[squeak-dev] Theme colours (was Re: [Please Review] Some updates for resize grips)
marcel.taeumel at hpi.de
Mon Jan 7 10:08:59 UTC 2019
Hi Chris, hi Tim, hi all,
yes, it would be interesting to find such concepts (or properties?) that can positively affect the complexity of a theme's implementation. Here, "#isDark" might only be the first of several to discover. Also, the uses of such properties might also be manifold. For example, the inversion of color saturation (or brightness) could be a good start to think about it.
At the moment, I try to reduce code duplication within a single theme (class) through UserInterfaceTheme >> #derive:for:from:at:. Yet, it is often difficult to decide from which property to derive another property. For the resize grips, I just picked a window's border color as reference. Looks okay to me.
This "isDark" proposal addresses a higher-level reuse than what #derive: can provide right now. I like that. Still, I am not so sure whether the theme designer (person) could benefit from such a mechanism in the long term. There, I see more value in an interactive color-picker-like tool than in improving the implementation details of a UserInterfaceTheme subclass.
Finally, I want to point out that -- for the long term -- I want to look for a better way to manage theme instances and treat the class-level-initalization persistance thingy as one of maybe many (generated) serialization formats for themes. The current (manual) class serialization has been a good start so far. For us theme designers and as a good integration with ReleaseBuilder and Monticello (or code versioning).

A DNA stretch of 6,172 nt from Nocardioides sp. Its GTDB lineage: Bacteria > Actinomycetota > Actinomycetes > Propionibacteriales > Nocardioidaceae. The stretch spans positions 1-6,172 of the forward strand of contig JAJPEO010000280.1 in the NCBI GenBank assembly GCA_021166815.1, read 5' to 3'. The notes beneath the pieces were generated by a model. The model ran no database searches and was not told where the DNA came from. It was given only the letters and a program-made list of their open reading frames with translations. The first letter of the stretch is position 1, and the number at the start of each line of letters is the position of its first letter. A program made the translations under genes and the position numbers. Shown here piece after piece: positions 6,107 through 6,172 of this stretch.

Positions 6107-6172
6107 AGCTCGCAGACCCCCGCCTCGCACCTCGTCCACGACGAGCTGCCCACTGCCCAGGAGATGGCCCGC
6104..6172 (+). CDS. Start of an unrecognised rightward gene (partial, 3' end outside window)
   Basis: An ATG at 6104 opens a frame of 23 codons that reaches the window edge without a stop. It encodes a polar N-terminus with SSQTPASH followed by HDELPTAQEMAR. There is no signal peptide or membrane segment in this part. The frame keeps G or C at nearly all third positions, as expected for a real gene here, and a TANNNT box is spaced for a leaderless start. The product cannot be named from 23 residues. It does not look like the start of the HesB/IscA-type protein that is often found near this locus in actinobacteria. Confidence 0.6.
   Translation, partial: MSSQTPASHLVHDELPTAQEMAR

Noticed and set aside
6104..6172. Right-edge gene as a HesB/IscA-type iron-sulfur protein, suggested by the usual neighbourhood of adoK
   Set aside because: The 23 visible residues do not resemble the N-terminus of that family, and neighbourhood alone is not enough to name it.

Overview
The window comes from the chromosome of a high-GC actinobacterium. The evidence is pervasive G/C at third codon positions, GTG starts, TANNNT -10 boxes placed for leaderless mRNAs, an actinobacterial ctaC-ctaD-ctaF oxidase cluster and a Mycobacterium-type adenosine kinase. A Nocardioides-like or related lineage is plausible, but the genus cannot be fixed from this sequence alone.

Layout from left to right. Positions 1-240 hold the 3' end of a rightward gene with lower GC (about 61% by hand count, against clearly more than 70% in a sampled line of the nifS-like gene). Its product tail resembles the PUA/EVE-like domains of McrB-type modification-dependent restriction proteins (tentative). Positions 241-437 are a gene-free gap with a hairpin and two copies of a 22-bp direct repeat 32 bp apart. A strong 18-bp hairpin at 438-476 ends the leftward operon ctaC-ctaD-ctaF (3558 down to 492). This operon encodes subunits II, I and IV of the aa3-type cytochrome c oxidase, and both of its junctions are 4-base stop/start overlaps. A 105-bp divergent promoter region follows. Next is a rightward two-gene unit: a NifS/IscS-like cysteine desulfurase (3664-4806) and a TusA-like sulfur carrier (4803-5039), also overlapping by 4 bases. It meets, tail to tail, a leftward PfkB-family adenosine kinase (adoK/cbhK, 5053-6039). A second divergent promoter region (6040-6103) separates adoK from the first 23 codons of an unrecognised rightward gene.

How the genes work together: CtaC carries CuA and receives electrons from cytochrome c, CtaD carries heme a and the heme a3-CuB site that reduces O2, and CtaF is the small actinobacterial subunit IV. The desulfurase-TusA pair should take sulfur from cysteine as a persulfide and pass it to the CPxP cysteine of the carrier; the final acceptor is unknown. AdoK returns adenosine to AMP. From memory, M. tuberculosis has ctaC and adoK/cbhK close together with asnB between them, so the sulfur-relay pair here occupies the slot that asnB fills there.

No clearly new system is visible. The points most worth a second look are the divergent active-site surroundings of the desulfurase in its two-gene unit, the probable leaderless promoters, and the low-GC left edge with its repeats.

Am 05.01.2019 00:13:45 schrieb tim Rowledge <tim at rowledge.org>:
> On 2019-01-04, at 2:39 PM, Chris Muller wrote:
> Hi Marcel,
> As we derive colors from other colors, it seems like the "Dark" themes will generally be consistently the inverse of the normal daytime themes. Like, in this example, AbstractResizerMorph>>#handleColor defaults to "muchDarker".
For themes where there is a need for darker or lighter depending on the intent of the theme, rather than being specific in a confusing manner - ie actually using #darker etc - might it help to refer to something on a different axis? For example #stronger & #softer could be used in a bright or a dark theme to refer to the progression of colour without any reliance on the specific theme needs. Sort of an abstraction of intent. Give a theme a collection of colours and set the middle as 'normal'. Or have an algorithm specific to the theme. Or both, depending on the nice new Chronology state :-)
tim Rowledge; tim at rowledge.org; http://www.rowledge.org/tim
Useful Latin Phrases:- Romani quidem artem amatoriam invenerunt. = You know, the Romans invented the art of love.
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